Why send scandal into overtime?

August 10, 1999|By Jack W. Germond and Jules Witcover

WASHINGTON -- In his heyday as a voice of those he called "the average citizens," the late George Wallace used to enjoy making fun of those who made excuses for criminals. "They say," he would say, "that he did it because his daddy didn't carry him to a Pittsburgh Pirates game when he was a little boy."

Lines like that were sure fire crowd-pleasers when the Alabama governor was running for president as a third-party candidate a generation ago. A lot of Americans don't buy the argument that parents should be blamed for the conduct of their children once they grow up.

Hillary Clinton apparently doesn't understand that. If she had, she would not have made the comments in her infamous interview with Talk magazine that suggested that President Clinton's behavior as a 50-year-old man might have been affected by the "scars" he suffered when he was 4.

The Clintons have been quick to deny that they believe anyone except Mr. Clinton himself was responsible for his egregiously outlandish behavior with Monica Lewinsky.

"Everybody is responsible for their behavior and I am a very strong proponent and believer in personal responsibility," said Mrs. Clinton, "so I hope that people will take this message away from this."

Said Mr. Clinton: "I have not made any excuses for what was inexcusable and neither has she, believe me."

Mrs. Clinton and her defenders also pointed out, accurately, that, in the magazine interview, she did not explicitly link the president's sexual misconduct with conflict between his mother and grandmother.

But the language she used in describing her husband's pattern of behavior with women certainly encouraged the inference that that he was a victim. That contrasts sharply with her previous claims that the Lewinsky episode was a product of some "vast right-wing conspiracy."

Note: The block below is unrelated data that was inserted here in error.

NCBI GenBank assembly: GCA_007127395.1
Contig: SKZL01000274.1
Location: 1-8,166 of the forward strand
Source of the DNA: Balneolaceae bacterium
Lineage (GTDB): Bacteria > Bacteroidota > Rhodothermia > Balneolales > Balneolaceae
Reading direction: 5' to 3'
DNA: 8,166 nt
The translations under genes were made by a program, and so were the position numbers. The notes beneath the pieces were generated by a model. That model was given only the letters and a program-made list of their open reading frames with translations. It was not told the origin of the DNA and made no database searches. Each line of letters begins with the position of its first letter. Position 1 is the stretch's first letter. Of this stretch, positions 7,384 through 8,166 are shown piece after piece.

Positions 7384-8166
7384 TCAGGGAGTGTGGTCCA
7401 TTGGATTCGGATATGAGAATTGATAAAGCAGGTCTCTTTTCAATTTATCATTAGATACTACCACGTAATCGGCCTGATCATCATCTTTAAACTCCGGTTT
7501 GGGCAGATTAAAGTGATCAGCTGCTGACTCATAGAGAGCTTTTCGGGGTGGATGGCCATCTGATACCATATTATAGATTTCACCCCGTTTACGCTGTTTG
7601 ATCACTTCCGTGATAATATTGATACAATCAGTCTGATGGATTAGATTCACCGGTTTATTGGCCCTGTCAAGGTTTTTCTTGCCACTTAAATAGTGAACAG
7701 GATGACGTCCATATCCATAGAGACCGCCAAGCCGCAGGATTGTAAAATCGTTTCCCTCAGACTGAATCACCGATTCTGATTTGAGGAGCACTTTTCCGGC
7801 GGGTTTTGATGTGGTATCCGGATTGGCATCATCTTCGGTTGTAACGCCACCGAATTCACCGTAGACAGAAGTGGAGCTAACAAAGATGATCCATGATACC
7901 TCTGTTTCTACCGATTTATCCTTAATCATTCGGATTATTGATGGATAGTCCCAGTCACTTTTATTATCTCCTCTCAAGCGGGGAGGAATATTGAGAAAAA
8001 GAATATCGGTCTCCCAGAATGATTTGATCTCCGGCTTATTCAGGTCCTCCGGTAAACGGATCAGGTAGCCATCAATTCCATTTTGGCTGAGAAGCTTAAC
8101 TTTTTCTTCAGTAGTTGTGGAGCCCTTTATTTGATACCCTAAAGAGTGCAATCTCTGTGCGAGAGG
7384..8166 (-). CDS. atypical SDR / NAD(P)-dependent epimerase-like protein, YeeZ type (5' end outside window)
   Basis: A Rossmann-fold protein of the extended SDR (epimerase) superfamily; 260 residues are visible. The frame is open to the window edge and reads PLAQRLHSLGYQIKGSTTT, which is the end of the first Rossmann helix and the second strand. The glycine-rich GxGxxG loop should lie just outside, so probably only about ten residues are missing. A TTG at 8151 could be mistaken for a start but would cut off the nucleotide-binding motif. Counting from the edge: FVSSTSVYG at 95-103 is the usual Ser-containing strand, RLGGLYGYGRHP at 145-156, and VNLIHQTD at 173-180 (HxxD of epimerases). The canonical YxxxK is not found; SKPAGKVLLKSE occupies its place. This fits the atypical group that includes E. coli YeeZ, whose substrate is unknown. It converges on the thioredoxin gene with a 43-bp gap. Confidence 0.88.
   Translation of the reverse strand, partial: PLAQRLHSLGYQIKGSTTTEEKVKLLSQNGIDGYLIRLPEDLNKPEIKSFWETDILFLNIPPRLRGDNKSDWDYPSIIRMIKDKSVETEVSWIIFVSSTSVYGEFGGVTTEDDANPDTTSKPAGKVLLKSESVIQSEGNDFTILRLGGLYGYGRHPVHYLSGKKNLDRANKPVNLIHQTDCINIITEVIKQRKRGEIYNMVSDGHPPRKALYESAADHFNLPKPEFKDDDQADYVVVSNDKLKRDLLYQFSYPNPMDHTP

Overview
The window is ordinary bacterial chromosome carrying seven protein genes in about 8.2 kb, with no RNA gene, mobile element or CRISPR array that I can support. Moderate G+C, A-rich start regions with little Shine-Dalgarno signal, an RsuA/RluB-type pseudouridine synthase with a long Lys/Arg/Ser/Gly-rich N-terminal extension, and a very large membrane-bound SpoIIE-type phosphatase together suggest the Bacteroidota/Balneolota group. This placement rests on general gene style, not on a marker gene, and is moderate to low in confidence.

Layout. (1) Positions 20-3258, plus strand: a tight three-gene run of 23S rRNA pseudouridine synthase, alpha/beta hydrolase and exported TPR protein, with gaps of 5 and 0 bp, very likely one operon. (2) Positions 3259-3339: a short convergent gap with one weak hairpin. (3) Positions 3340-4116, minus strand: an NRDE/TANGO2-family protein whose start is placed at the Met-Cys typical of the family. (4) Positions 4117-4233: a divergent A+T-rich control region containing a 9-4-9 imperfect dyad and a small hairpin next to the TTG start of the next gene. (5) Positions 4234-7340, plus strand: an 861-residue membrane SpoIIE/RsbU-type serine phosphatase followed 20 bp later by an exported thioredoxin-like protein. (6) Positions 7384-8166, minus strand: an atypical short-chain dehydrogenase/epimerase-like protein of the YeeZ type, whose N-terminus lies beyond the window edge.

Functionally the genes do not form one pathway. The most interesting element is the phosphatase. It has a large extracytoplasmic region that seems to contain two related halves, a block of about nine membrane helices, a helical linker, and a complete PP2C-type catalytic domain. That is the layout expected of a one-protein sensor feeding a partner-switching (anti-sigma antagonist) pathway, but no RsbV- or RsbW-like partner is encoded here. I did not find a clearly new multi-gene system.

But the bizarre fact here is that Mrs. Clinton put herself on record finding excuses for her husband when everyone else apparently wants to forget about any Clinton scandal-related matters.

The message in the opinion polls is explicit: Enough already.

One of the theories being tested right now is that Mrs. Clinton wanted to dispose of the issue here in the dog days of summer so it will be permanently off the table for the next 15 months in which she will be running for the Senate from New York. Indeed, after raising the issue at great length in the magazine interview, she now has cut off any further discussion.

But what cannot be erased is this further evidence of the Clintons once again indulging themselves by agonizing in public over the state of their psyches.

The immediate question is what impact, if any, this little brouhaha will have on the Senate campaign. It is a question that obviously cannot be answered for months, if ever. At the very least, it has made the first lady the butt of jokes, not a good position to occupy in New York politics, for some indeterminate period.

And it clearly doesn't help her to be seen as a soft-headed liberal trying to seek out excuses for the inexcusable. In the Talk interview, she even suggested that the president lied about the Monica Lewinsky affair because he was trying to protect Mrs. Clinton. That one will be especially hard to sell.

The real victim in all this may be an innocent party, Vice President Al Gore. It is already clear that one of the heaviest burdens he carries as a candidate for president is "Clinton fatigue," meaning the desire of the American people to move beyond all the tawdry melodrama that has been so much a part of this administration.

The last thing he needs is another round of public conversation about why Mr. Clinton behaved like such a cad. No one cares.

Jack W. Germond and Jules Witcover write from the Washington Bureau.

Pub Date: 8/10/99

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